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Justin Carew, art director
Iggy Rodriguez, writer
Omari Miller/David Mugford/John-Henry Pajak, design team
Sebastian Garin/Vince Lagana/Dave Loew/Grant McAloon/Jon Wyville, creative directors
Andy DiLallo, chief creative officer
Mark Tutssel, worldwide creative director
Olivier Tse, strategic planner
Chad Mirshak, technology director
Patrick Fileti/Angus Forbes, directors
Patrick Fileti, editor
Stephen Clark, agency producer
Adrian Gunadi, executive agency producer
Leo Burnett Chicago/Leo Burnett Sydney, project design and development/ad agencies
Coca-Cola, client

“A simple idea with a heavy impact. I love it when brands promote a better world, instead of just peddling their product.” —Sean Klassen

“Impeccable. It’s not often that you see an interactive advertisement that produces true emotions. Great work to the team behind this.” —Dustin Callif

Overview: India and Pakistan are divided by decades of conflict, including three major wars. The contentious border seemed an appropriate, if extraordinarily difficult, place to test Coca-Cola’s belief that a moment of happiness can bring the world closer together. To show that what unites us is stronger than what divides us, Coca-Cola developed a live outdoor experience that connected Pakistan and India after 66 years of division. Using first-world technology, Small World Machines—custom soda vending machines equipped with full-body, live streaming screens and a touch panel—allowed people in both countries to interact in real time by seeing eye-to-eye, touching hands and tracing symbols of peace, love and happiness. A three-minute film of the live event brought the experience to the wider world as part of a global PR campaign in every market where Coca-Cola is sold, which included the Coca-Cola Journey website, Coca-Cola’s global YouTube channel, Coca-Cola India’s Facebook page, India TV and a dedicated Pakistan Vimeo site (YouTube is banned in Pakistan).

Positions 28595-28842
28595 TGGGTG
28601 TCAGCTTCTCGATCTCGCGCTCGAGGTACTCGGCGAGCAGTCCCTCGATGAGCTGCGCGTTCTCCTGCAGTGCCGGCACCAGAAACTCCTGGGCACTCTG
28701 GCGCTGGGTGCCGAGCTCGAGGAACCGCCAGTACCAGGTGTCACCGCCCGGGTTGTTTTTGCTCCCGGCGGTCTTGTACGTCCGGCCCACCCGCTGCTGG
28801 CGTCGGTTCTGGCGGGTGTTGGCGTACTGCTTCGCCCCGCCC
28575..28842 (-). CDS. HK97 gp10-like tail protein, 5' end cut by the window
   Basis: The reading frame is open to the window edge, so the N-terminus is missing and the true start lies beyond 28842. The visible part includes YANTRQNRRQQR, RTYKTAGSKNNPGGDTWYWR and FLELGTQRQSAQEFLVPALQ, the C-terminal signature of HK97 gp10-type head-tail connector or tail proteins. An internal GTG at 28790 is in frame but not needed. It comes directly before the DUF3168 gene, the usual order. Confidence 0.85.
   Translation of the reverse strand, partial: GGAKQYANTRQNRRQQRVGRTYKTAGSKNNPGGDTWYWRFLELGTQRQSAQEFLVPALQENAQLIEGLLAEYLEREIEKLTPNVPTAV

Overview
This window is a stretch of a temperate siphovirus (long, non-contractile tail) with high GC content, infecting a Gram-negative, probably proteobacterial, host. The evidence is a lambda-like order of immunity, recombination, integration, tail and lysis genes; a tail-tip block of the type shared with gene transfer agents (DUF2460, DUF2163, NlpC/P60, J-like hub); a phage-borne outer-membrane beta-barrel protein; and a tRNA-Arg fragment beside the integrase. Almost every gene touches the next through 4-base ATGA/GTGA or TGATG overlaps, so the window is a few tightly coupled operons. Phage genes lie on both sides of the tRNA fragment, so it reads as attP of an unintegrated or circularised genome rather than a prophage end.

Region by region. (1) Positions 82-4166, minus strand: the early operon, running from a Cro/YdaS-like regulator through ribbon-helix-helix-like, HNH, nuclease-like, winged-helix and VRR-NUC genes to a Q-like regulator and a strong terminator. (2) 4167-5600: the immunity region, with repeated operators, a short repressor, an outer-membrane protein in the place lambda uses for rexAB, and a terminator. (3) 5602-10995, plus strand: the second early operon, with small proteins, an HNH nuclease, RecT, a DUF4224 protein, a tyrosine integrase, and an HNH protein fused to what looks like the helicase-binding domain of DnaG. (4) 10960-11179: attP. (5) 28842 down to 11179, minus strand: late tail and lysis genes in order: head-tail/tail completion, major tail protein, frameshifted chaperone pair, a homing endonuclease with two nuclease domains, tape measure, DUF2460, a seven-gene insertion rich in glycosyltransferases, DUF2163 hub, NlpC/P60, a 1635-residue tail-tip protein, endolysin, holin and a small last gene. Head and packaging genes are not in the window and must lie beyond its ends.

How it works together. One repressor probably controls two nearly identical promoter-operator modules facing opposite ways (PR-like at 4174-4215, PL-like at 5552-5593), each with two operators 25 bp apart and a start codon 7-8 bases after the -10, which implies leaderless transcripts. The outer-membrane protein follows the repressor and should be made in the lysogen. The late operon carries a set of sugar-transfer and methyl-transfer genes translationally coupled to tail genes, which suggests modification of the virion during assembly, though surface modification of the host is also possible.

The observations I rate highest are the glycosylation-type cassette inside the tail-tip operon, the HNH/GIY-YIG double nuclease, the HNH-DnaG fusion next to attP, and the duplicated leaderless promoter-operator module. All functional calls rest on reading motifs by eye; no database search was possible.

• A unique touchscreen and animated interface allowed users to join their hands together and simultaneously create positive messages across the border. Special care was taken to make the user interface globally recognizable—usable by all ages, genders, socio-economic levels and cultures.
• Small World Machines was developed over eighteen months by teams in India, Pakistan, Australia and the United States, culminating in a three-day live event in March 2013. More machines are ready to be deployed elsewhere, and newer versions will access as many as six to eight countries at a time.
• Over 10,000 attendees put aside their differences and became part of the live event, creating over 700 connections across the border. And, most importantly, over 55 percent of ensuing web and social media traffic came from India and Pakistan, showing that the social discussion of togetherness and peace is happening among the right people.

Comments by Iggy Rodriguez and Justin Carew:
What was the most challenging aspect of this project? “Almost every part of this project presented us with obstacles to overcome. From a technology standpoint, the very first manufacturers we approached told us that it couldn’t be done. So we had to work out a way to create a live one-to-one video connection while incorporating the element of touch, as well as filming through a projected image. This would’ve been difficult enough to achieve in a controlled setting, but we then had to work out how we could pull it off in Pakistan and India, two developing nations with a number of cultural differences between them. To add to this we also encountered political unrest, a military coup, protests, rolling power blackouts in Pakistan and fluctuating Internet connections that made everything on the ground extremely difficult.”

How did this project compare with others you’ve worked on in the past? “This project demonstrated the power of a large group coming together to achieve one goal. It was truly a collaborative project on a global scale unlike any other we’ve ever worked on. We had a core team developing the creative in Sydney while coordinating the production of the vending machines in Atlanta together with our Leo Burnett Chicago office. Our global Coca-Cola clients in the United States, Pakistan and India worked closely with us through concept, design, development, logistics and matters of global security to final execution and publicity.”


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